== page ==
“The best leaders believe that you could take away their products, their processes, take everything away, but leave their people and they will come back potentially even stronger than before.”
“Our people are the engine of our businesses, and they need to feel that way.”
“So how do you get it right?” Matt asks.
“Oh my gosh, there are dozens of best practices. We could talk all day about that. But just to mention a few, I'd start with just understanding the unique qualities of the people who report to you. Treat them as individuals. I can't imagine anything that would make you feel more valued than your manager really getting you.”
“For example, everyone needs feedback for sure, but not everyone likes it or responds to it in the same way. So, as a manager, if you understand your people, you're going to be able to give them feedback in a way that really resonates with them and therefore improves their performance.”
“I'd say that's the best place to start. You could also learn what is important to each one of those people right now. What does success look like for them in 2023? Are they working towards a certain number on their paycheck? Do they want to win a specific sales contest or a company recognition?”
“Don't just focus on their budgets, but rather find out what their goals are right now so that you can also put your coaching and your feedback into that context, and cheer them on as they work to measure themselves.”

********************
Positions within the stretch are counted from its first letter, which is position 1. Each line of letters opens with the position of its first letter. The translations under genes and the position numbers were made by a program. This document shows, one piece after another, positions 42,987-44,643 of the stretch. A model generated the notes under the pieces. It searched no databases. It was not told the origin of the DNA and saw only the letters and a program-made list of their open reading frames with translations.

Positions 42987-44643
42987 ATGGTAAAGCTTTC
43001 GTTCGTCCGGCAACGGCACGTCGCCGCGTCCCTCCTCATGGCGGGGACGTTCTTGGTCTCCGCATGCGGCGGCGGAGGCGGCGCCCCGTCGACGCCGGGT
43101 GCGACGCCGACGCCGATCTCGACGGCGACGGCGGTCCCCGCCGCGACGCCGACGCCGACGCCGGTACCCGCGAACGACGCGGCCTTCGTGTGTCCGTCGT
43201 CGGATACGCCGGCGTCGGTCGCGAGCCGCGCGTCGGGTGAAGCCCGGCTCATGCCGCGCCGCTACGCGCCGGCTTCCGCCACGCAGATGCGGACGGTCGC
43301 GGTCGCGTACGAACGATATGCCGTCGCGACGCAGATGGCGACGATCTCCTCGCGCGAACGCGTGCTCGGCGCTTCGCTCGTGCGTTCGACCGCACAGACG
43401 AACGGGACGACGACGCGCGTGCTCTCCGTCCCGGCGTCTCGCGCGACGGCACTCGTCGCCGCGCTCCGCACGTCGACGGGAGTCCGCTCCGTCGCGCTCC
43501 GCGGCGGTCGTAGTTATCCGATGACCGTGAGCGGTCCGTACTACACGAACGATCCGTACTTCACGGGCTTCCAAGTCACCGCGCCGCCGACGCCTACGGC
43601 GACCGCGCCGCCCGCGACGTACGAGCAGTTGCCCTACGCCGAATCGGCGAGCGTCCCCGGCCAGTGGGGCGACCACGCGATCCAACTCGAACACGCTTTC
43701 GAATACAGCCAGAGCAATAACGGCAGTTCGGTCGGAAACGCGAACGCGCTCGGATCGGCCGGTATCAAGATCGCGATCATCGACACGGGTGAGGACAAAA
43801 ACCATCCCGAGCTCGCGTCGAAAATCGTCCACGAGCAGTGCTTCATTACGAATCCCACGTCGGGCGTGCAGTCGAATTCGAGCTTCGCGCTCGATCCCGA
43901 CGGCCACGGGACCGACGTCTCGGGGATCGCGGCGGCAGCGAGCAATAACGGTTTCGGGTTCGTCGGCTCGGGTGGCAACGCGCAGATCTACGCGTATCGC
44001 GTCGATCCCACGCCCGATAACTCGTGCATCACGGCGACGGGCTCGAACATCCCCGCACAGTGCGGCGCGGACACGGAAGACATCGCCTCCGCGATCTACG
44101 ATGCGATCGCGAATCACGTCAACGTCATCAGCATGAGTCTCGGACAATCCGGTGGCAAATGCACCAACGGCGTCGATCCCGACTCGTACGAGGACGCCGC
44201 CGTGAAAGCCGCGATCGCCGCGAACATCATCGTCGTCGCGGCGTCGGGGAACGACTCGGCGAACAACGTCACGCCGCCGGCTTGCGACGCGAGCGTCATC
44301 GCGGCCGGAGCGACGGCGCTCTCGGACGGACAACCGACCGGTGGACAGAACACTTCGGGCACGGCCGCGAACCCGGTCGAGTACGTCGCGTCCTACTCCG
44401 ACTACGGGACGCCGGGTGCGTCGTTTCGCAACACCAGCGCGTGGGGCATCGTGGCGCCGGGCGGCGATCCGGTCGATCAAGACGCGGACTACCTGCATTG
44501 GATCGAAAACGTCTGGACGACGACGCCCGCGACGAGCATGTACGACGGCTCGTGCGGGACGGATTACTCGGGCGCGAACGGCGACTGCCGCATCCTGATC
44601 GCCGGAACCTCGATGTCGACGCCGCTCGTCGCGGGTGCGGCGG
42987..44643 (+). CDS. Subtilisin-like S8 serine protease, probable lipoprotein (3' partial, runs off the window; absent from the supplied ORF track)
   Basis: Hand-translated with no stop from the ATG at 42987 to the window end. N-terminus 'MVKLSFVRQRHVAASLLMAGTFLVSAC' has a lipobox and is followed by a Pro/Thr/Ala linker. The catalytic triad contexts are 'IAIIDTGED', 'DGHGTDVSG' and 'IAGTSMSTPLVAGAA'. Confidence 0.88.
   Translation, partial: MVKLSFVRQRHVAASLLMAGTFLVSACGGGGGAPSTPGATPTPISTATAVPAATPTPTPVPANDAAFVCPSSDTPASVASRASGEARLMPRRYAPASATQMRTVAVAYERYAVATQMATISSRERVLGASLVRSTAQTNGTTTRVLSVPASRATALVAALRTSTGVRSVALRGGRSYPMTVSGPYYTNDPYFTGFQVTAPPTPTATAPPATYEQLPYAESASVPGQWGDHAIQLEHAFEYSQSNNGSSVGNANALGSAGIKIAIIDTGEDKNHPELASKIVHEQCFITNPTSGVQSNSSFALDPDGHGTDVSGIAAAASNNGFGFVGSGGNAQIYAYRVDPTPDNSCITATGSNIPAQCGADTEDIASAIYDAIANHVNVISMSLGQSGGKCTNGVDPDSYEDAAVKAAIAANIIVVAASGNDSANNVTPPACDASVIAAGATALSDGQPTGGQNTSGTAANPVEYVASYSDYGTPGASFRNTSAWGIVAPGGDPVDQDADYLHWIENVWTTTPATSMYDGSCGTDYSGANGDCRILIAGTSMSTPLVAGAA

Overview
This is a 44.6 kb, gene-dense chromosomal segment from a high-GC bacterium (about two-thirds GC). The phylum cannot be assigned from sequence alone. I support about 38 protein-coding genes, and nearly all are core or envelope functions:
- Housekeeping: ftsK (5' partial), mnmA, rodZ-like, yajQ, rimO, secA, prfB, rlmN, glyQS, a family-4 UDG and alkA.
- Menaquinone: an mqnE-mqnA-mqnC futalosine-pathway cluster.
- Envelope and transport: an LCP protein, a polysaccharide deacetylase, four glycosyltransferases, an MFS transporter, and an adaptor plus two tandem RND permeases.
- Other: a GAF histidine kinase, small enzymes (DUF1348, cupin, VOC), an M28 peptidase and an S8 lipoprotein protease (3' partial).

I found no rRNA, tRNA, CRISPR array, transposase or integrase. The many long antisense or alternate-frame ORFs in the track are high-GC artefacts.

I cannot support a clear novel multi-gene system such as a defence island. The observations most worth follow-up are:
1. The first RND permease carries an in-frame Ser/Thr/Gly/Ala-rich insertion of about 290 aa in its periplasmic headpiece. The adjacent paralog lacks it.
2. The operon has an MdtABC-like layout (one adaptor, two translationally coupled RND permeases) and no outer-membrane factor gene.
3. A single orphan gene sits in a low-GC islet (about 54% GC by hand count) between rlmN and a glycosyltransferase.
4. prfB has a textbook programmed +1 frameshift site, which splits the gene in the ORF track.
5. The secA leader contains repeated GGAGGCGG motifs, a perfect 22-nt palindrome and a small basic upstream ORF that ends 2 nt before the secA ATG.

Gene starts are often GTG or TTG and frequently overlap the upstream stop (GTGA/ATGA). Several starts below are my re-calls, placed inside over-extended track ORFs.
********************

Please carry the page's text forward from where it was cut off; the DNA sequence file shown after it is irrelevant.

“Also, to really demonstrate that you value your people, you end at the place that we started, you need to trust them enough to share information with them. Give them information on what's happening and where you're going as a company, and genuinely seek their input and ideas. That makes people feel valuable even if you don't take action on what you learn.”
“A lot of times I hear managers say, ‘well, I don't want to ask for their input, because I may not go in that direction. And then, you know, it's going to make them feel worse.’ And I disagree with that. I think even if you don't take action on what you learn, it's important that you value their input. You make them feel heard. Just because you don't make a decision that aligns it, it still pays off in the end.”
Salespeople and Sales Managers Have Differing Views of “Hybrid”
“Two-thirds of the salespeople are looking for a model that is 80% home, 20% office, or entirely remote altogether,” Matt says. “49% of managers prefer a model that is 50% home, 50% in the office. In your opinion, what's causing such different perceptions of whatever that ideal hybrid model should be?”
“Yeah, this is a hot topic and I think it's going to be for a long time,” Beth says. "As a matter of fact, when the media sales report was published and I skimmed through it, this was the thing I was looking for. I was very curious to see what this report showed versus what I'm hearing just anecdotally from clients and also what I'm seeing in other reports.”